Universal Shanghai opens second Chinese rental branch
By Murray Pollok08 July 2011
US operated access rental and sales company Shanghai Universal Equipment Co is playing a key role in developing access rental in China.
Established in Shanghai in 2005 by US rental veteran Paul Beal - who managed John Deere's Shanghai rental business before it was sold by Deere - Shanghai Universal is slowly developing the local access market and also in nearby cities, having opened a second location in Nanjing late last year.
Doug Stewart, a US friend of Mr Beal's who has been general manager of the business since August 2009, told International Rental News (IRN) that Shanghai Universal did not have a grand schedule of depot openings; "The idea is to develop the business internally, cultivate local managers and staff."
The new Nanjin location is an example of this, with the depot being managed by an ex-Deere rental employee who lives in the city.
"We definitely have an ambition to have a network of branches wherever people need aerial platforms", said Mr Stewart, with the Tianjin area near Beijing being one particular obvious target. Tianjin is where JLG has established its factory.
"There is plenty of rental opportunity up there and lots of construction, with western companies building facilities", said Mr Stewart, "If we could find the right person it could be [this year]."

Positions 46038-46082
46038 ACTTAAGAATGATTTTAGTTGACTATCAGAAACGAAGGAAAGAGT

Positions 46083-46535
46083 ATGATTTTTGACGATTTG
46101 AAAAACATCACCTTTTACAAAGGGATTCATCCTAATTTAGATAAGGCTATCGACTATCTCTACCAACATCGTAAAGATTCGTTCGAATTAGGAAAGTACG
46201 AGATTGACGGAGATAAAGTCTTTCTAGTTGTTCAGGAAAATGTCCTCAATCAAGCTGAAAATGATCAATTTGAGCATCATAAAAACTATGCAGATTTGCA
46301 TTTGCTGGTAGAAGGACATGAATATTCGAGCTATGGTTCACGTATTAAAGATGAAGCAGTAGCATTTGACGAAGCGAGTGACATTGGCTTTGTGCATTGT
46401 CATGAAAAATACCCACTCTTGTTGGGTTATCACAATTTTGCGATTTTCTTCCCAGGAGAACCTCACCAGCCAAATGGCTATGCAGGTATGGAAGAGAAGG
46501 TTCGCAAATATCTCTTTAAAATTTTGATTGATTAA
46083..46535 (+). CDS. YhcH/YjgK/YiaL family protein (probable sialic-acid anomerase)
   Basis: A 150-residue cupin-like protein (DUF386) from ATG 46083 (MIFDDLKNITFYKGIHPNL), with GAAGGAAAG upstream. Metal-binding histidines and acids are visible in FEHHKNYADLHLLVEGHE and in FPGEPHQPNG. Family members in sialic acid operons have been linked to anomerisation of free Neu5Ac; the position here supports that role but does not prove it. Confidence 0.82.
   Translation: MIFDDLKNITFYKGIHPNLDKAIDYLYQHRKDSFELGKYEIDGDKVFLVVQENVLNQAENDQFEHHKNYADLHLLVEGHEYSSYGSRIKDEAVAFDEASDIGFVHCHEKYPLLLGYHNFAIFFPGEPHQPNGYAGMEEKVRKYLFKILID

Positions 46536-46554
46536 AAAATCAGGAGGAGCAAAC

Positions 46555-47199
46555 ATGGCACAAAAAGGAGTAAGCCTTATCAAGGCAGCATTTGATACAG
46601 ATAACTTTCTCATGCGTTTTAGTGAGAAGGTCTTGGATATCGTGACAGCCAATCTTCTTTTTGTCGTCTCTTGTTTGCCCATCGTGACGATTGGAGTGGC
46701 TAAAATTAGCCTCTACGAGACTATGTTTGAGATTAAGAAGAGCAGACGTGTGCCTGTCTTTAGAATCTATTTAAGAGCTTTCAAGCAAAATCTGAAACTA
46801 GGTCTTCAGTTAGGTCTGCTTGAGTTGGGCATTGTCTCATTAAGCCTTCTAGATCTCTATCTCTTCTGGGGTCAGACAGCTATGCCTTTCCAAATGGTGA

Mr Stewart said Shanghai Universal experienced its best years in 2007/8, before the financial crash, but that both sales and rental have come back. He said the sales market - Universal represents JLG and MLE (the US explosion proof platform specialist) - had improved so far in 2011, but that rental demand was flat.
Access rental remains largely undeveloped in China, but Shanghai is its most developed market, with several large players, including Hertz, Kanamoto's local joint venture and Caterpillar dealer Lei Shing Hong.
"There are the larger layers and then half a dozen entrepreneurs in Shanghai", said Mr Stewart, "We compete with all of them. The big players focus on the big projects and the little guys sweep up the small projects. We try to do both."
The company has a fleet of around 50 booms and scissors but hopes to double that by the end of this year. It started with used Genie and Snorkel machines, and some Haulotte models, but the focus is now on JLG, whom it represents.
Universal has not yet invested in Chinese machines from local suppliers; "There will be no change until we see the quality gap close", said Mr Stewart.
Its customer base spans construction, shipyards, aviation (for aircraft manufacture and maintenance), local government contracts and major events such as last year's Shanghai Expo and the bauma China showground.
Mr Stewart is not anticipating any rapid shift in China's approach to health and safety. "I've heard that there has been some efforts to address the safety aspects of scaffolding. If there are new rules, that could have a big impact, but we're not counting on it. I would guess changes will be slow and steady rather than spectacular."
On whether China's spectacular economic growth is sustainable, Mr Stewart is relaxed; "For a company of our size, even if there are hard times in China there is such an opportunity for even normal growth in platform usage....This is a giant untapped market, and there is tons of room for everyone."